"The Biden Administration is not engaging with that organization and we have no comment on the activities of our Congressional colleagues with respect to this event," a State Department spokesperson told Newsweek.

"We welcome continued engagement with Congressional colleagues on our Iran policy objectives. The Biden Administration remains committed to seeking a mutual return to compliance with the JCPOA by the United States and Iran."

In recent years the MEK has refocused much of its efforts on uncovering Iranian nuclear activities. Some reports suggest the MEK has been involved in assassination and sabotage programs targeting Iranian scientists and facilities, allegations the group denies. The MEK says it no longer engages in any violent militant activity.

"We feel it is our patriotic duty to prevent the regime from acquiring a bomb," Safavi said. "Right now the regime without the bomb is a menace to everybody in the region and the world. Imagine if it got its hands on a bomb."

A Useful Scapegoat

The Iranian regime simultaneously dismisses the MEK as a political force and frames the group as a "terrorist cult" posing great danger to Iranians.

"The MEK has for years served as a useful scapegoat for the Iranian government," Toossi said. "The Islamic Republic's authorities constantly seek to tarnish and discredit mainstream opposition forces by trying to associate them with the MEK."

Bahram Heidari, a counsellor at the permanent mission of Iran in Geneva, Switzerland, told Newsweek this weekend's gathering will "showcase a new low in U.S. political decadence" and noted reports of "systematic abuse of human rights" at MEK camps.

"It reveals the political and moral bankruptcy of Iran's opponents who are so negatively obsessed with the Islamic Republic that they are easily duped by such a pathetic terrorist cult that is responsible for committing atrocious acts of terrorism, assassination, bombing and sabotage that have claimed the lives of thousands of innocent Iranians," Heidari said.

"The terrorist cult has maintained its terrorist nature all along and continued to conduct assassinations inside Iran including assassinations of Iranian scientists in collusion with the Israeli regime."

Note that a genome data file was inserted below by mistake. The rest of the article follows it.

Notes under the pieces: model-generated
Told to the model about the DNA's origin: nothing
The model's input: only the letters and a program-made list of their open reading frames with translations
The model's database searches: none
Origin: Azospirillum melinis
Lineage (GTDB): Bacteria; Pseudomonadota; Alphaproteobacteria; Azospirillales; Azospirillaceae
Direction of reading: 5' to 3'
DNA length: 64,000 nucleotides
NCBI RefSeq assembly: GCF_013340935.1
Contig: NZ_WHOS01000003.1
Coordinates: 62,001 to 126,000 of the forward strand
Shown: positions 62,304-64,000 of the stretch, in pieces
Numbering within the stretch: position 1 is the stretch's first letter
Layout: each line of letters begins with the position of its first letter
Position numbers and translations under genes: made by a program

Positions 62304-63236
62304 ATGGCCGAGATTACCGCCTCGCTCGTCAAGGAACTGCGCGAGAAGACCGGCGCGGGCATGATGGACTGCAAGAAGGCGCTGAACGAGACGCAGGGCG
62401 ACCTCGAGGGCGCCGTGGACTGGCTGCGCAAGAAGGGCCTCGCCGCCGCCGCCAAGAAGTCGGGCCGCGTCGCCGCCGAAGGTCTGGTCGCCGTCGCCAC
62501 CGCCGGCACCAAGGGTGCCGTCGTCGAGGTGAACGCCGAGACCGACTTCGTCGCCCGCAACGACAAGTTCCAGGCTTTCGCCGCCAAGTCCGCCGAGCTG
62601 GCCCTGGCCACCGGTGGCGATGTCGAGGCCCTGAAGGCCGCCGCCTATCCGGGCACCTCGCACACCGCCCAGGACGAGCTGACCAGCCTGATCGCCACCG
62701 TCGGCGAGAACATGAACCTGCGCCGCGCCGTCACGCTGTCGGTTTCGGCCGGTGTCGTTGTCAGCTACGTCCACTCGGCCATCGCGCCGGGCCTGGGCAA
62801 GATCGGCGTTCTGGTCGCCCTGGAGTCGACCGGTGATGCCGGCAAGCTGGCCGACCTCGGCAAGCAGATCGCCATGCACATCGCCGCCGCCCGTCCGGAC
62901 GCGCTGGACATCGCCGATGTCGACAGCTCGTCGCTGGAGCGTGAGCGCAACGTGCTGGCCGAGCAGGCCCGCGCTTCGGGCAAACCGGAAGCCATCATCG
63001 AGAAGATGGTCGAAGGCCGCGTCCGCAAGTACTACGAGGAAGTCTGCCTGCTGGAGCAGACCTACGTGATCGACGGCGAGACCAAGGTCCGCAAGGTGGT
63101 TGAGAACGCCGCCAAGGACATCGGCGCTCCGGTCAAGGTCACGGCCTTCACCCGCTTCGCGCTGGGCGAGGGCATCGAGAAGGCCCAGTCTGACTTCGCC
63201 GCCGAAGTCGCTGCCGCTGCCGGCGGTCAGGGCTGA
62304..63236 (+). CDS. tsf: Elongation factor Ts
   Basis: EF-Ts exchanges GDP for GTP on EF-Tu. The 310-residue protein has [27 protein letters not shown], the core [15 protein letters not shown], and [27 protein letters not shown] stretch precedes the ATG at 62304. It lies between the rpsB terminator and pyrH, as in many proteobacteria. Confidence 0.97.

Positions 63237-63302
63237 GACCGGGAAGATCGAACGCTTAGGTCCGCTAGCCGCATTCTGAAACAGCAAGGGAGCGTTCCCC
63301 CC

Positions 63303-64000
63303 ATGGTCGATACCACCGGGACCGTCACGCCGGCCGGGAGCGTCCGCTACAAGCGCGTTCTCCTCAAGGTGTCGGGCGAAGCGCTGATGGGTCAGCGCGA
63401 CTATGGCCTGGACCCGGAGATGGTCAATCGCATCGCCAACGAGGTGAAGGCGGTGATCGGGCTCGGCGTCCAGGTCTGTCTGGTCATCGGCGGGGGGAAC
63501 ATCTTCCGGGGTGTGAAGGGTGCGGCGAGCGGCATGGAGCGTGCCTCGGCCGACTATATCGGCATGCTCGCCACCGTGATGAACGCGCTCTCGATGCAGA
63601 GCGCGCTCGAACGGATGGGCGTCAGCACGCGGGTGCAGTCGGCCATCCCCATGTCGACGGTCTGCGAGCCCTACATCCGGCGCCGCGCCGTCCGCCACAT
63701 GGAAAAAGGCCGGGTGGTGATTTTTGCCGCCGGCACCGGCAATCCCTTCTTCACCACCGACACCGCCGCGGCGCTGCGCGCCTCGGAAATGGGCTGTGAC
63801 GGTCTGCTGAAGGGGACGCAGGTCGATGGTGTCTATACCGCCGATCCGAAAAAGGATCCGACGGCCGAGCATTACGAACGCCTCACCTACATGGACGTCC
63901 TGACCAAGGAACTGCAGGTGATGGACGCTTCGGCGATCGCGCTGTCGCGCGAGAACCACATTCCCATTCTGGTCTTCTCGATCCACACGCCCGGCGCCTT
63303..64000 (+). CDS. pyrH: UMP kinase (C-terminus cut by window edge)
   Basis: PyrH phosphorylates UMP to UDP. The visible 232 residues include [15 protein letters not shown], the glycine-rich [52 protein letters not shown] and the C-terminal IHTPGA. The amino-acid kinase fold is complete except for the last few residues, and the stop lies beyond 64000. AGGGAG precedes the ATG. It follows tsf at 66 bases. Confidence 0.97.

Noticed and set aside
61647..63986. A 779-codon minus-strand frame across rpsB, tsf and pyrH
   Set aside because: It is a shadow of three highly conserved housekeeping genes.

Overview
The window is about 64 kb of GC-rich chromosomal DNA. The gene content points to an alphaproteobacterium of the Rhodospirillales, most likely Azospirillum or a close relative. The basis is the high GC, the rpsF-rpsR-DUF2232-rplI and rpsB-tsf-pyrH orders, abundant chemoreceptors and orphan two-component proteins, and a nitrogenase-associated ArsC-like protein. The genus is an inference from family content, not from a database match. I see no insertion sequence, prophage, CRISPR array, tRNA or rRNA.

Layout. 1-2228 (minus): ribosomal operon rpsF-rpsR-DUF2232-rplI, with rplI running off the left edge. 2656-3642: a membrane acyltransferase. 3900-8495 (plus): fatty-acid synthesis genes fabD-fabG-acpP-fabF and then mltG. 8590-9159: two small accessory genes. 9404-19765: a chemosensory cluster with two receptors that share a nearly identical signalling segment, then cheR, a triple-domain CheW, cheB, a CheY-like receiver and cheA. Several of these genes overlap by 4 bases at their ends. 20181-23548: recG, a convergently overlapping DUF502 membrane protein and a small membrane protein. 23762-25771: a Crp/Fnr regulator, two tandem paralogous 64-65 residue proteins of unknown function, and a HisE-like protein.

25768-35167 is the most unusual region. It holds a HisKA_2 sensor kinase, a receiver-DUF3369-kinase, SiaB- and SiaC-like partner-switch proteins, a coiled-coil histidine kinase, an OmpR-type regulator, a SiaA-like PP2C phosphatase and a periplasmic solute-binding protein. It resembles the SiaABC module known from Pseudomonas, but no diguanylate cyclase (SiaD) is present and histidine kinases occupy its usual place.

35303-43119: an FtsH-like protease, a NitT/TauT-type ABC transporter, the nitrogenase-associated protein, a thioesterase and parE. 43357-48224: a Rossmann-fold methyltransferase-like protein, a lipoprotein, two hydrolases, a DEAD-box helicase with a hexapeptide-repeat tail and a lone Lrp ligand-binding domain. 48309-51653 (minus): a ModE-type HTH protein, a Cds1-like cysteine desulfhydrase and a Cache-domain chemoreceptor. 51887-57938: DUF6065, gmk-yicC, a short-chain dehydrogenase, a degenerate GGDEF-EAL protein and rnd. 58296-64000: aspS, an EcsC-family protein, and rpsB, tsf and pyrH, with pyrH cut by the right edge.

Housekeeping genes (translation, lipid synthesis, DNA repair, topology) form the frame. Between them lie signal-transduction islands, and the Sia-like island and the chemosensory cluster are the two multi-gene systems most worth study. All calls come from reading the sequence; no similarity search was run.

Heidari accused the U.S. and European Union of "terrorism laundering" for trying to "leverage this terrorist cult as a weapon of pressure against Iran."

The regime takes the MEK threat seriously. Earlier this year, Iranian diplomat Assadollah Assadi was convicted of trying to bomb an MEK meeting outside Paris. MEK leader Maryam Rajavi claimed the plan was personally approved by Khamenei and Rouhani.

Heidari dismissed the conviction as "far from true," claiming it was "a conspiracy set up by MEK and the same agency that concocted it and disclosed the alleged news." Assadi and his legal team did not appeal the conviction or 20-year sentence.

MEK leaders say the regime could prove the alleged lack of MEK support inside Iran by allowing them to compete in elections.

"If the Mujahideen doesn't have any support in Iran, why are the mullahs afraid of the Mujahideen?" asked Amir, the MEK activist from Tehran.

"Why not have an election in Iran tomorrow and see who gets the most number of votes?" Safavi said. "The mullahs will certainly be booted out."

Safavi added: "We feel quite frankly that the onus to overthrow this regime is on us and the Iranian people and we have to organize it. We are not idealists. It is a tough road ahead. It entails a great deal of sacrifice, risk, time, effort.

"But we like our chances."

Man with MEK flag outside Belgium court
A man holds an MEK flag as he protests outside the Antwerp criminal court during the trial of four persons over a bomb plot against an MEK event in Antwerp, Belgium on February 4, 2021. DIRK WAEM/BELGA/AFP via Getty Images